return to their founder's mission.
Questions St. Ignatius Would Ask the New Jesuit General
St. Ignatius Loyola would undoubtedly
be happy that a fellow Spaniard, Fr. Adolfo Nicolás, is once again
at the helm of the Society of Jesus, but I doubt St. Ignatius would be
happy about the state of his order at this moment in church history.
While I have a healthy respect for the many good Jesuits I have known,
I can’t be as optimistic about their ability to pull off an internal
reform that would make this company, once known as the pope’s shock
troops, the pre-eminent force of orthodoxy and spiritual renewal in the
world. For this to happen, the Jesuits will need strong, decisive leadership—in
other words, Fr. Nicolás has his work cut out for him.
Fr. Nicolás has received
his share of accolades for his 40 years of missionary work and solid character,
but the “hard questions” have yet to be asked, and his accountability
is not merely to the Catholics waiting for a resurrection of this order,
but also to St. Ignatius himself, who will undoubtedly be posing the hardest
questions of all. I believe that the answers to these questions are what
will make or break our confidence in the new General’s leadership.
First and foremost, Ignatius
would ask if he was planning to use his authority to return Jesuit
universities to orthodoxy. The list of Jesuit university horror stories
is simply appalling to any decent Catholic let alone a saint like Ignatius.
When I was in Ecuador last November, the Jesuit university in Quito sponsored
a seminar on the “Theology of Che Guevara” (the radical companion
of Fidel Castro) as a legitimate public lecture. In America the horrors
range from ten Jesuit universities sponsoring the despicable V-Monologues
on campus this year, others hosting gay and lesbian student groups, one
giving scholarships for training in pro-abortion activism and many others
bestowing honorary degrees and speaking platforms to pro-abortion politicians
in commencement ceremonies. What will be done about this?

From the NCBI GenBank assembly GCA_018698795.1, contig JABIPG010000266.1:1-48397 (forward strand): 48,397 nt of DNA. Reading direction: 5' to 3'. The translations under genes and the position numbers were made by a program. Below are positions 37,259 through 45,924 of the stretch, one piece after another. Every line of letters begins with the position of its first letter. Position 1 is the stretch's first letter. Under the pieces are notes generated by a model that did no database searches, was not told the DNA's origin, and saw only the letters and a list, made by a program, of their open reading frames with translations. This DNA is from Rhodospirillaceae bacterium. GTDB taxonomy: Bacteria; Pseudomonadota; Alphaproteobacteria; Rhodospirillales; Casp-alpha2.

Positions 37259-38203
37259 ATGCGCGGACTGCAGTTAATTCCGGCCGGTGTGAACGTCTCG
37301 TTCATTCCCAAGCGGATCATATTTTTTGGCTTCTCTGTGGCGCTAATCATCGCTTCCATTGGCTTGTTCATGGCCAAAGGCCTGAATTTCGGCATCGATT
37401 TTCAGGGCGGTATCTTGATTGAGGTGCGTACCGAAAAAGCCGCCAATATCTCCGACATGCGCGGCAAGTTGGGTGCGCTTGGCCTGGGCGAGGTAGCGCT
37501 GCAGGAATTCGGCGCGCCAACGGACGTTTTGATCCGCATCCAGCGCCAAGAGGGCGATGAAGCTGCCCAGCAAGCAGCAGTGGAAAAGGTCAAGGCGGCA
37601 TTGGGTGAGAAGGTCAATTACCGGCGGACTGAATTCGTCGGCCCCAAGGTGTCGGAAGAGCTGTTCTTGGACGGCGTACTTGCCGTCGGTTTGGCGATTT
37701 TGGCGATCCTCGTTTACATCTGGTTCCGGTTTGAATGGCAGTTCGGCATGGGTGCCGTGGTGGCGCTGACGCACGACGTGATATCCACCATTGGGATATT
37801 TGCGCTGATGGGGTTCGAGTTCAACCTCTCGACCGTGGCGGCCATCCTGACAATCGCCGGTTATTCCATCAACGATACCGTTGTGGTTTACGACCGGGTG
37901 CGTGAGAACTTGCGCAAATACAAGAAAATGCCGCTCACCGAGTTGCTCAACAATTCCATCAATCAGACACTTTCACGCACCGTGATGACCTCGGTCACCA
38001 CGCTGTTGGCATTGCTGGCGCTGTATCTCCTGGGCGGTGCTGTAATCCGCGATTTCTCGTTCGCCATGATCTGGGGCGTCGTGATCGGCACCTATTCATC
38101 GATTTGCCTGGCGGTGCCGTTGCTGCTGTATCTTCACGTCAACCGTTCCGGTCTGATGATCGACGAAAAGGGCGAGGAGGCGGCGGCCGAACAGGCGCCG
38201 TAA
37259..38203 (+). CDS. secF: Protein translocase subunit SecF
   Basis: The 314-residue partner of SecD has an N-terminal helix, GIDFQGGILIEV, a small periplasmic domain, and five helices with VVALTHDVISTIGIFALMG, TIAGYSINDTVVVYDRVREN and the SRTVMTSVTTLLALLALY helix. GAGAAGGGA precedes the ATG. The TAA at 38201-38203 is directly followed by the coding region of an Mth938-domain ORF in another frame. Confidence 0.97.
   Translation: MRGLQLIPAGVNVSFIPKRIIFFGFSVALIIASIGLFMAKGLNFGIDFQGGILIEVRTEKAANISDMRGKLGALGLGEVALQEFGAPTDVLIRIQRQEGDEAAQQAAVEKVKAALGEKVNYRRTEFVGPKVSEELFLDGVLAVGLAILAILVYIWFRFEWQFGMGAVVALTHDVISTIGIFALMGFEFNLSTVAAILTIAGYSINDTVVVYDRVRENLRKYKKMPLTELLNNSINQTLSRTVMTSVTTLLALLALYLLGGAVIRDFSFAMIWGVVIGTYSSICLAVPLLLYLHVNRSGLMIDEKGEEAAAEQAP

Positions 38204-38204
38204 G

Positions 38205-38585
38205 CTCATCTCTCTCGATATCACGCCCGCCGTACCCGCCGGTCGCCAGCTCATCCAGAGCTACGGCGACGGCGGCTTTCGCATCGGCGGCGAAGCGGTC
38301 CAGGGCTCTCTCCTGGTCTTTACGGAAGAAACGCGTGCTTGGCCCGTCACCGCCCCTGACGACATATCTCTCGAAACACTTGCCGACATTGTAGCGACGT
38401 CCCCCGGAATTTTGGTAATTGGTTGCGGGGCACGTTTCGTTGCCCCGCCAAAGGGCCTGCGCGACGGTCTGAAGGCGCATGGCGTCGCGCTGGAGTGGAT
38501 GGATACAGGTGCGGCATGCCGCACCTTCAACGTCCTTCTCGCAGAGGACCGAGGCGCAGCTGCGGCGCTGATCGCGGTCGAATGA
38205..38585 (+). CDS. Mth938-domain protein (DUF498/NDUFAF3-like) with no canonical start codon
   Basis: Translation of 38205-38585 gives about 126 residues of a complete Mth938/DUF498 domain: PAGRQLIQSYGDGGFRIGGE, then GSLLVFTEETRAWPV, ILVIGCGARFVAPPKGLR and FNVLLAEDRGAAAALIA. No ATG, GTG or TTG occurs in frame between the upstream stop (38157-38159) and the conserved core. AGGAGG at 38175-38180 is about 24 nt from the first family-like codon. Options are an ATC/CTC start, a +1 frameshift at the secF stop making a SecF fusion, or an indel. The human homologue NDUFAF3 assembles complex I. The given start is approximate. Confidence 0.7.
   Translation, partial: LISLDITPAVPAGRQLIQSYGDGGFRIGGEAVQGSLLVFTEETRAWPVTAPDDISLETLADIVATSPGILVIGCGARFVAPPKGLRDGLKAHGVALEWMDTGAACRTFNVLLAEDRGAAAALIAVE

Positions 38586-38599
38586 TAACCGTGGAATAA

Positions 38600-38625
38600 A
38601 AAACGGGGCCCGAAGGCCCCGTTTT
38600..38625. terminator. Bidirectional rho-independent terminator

Second, Ignatius would want
to know whether Fr. Nicolás will discipline dissenting theologians
in their ranks before the US Bishops or the Vatican have to. Fr.
Peter Phan of Georgetown is the most recent example, but other “theologians”
like ex-priest Daniel McGuire at Marquette and at least one Jesuit “ethicist”
who endorsed the killing of Terri Schiavo are outright predators on the
faith of young souls and need to be removed. Then there is the nagging
scandal of deceased Jesuit, Robert Drinan. Fr. Drinan was a US Congressman
in the 70s with a 100% pro-abortion voting record and was never once disciplined
by his superiors for his blatantly heretical positions. In fact, he was
so benignly pardoned by his superiors that Georgetown Law School rewarded
him with an honorary Endowed Chair for human rights!
Third, what will be done to
purge the Jesuits of its misfits, Ignatius would ask. For a starter,
Fr. Nicolás could show his seriousness in reform by suspending
and removing from office Fr. Michael McFarlane, president of Holy Cross
College in Worcester, Massachusetts, who flagrantly disobeyed the directive
of Bishop Robert McManus not to allow a pro-abortion group to meet on
campus. Better yet, he should remove Fr. McFarlane’s Provincial
who stood by in silent assent to this disgraceful conduct. He might also
clean up the ranks of the Jesuit sex offenders who have cost various Jesuit
Provinces more than $60 million in lawsuits in the past decade, including
the largest single payout from a religious order in history for more than
a hundred victims.
Jesuits ranks have thinnedfrom 38,000 Jesuits worldwide in 1965 to
about half that number today.Their average age is rising and their
seminaries are anything but full.There is a reason for that: lack of
orthodoxy coupled with toleration of dissent and misconduct
in the ranks. Only strong leadership and a return
to discipline will restore the Jesuits to their position as the world’s
pre-eminent defenders of the Faith—and, like the rest of us, St.
Ignatius will surely be watching.
Yours in Christ,
Rev. Thomas J. Euteneuer,
President, Human Life International